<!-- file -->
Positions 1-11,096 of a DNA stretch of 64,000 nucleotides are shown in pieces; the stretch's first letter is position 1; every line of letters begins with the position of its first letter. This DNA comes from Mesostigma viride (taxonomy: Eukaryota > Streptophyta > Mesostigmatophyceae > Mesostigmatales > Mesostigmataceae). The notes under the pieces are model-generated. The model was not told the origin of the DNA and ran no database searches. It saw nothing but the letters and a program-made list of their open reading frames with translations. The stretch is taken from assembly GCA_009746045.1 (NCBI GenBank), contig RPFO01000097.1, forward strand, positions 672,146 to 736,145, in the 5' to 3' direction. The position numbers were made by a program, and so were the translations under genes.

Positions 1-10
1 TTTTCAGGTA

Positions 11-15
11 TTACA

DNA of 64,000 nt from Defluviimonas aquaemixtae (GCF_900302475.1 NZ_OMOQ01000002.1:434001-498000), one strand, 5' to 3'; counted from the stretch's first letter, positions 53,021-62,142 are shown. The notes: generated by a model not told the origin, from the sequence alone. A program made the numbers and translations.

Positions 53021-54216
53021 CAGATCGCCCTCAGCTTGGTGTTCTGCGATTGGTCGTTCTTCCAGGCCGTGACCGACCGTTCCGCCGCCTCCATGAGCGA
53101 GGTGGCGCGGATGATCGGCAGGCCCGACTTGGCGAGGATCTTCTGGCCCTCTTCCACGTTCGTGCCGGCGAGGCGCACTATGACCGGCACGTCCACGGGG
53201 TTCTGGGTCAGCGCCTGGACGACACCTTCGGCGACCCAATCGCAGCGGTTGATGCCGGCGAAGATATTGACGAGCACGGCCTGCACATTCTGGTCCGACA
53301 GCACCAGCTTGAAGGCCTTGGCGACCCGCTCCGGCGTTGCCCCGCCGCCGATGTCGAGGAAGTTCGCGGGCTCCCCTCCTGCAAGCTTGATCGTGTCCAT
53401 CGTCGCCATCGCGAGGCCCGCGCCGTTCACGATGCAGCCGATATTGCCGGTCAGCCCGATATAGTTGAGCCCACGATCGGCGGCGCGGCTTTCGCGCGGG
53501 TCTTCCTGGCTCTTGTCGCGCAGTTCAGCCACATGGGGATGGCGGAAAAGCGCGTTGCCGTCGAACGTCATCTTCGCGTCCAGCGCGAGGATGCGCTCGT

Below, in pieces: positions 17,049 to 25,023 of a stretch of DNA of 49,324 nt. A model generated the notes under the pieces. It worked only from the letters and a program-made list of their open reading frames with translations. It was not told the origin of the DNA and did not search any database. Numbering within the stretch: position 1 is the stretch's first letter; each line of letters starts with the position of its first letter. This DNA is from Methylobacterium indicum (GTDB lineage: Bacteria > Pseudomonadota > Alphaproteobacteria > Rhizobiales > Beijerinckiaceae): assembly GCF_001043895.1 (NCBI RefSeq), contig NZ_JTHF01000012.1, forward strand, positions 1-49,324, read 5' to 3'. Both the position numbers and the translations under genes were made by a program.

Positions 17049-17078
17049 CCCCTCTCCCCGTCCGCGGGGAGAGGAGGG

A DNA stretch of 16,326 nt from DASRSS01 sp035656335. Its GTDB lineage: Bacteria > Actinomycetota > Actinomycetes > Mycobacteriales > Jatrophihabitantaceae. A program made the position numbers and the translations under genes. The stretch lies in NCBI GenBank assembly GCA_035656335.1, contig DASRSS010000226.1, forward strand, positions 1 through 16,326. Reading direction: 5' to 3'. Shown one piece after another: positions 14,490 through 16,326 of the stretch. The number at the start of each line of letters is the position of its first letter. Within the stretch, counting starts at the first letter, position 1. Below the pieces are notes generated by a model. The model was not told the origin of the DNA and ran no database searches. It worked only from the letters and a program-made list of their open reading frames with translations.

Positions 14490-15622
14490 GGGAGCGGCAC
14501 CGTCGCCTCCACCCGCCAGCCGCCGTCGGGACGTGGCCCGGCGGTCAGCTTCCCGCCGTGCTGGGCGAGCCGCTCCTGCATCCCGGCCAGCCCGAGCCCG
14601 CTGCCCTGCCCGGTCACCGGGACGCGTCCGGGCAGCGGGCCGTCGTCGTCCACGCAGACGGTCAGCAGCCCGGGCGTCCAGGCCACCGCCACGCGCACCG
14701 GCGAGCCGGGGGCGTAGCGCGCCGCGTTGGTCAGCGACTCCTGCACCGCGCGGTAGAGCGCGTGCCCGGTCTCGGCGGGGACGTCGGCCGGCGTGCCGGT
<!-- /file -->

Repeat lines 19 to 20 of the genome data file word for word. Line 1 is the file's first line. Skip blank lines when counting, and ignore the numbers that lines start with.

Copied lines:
14490 GGGAGCGGCAC
14501 CGTCGCCTCCACCCGCCAGCCGCCGTCGGGACGTGGCCCGGCGGTCAGCTTCCCGCCGTGCTGGGCGAGCCGCTCCTGCATCCCGGCCAGCCCGAGCCCG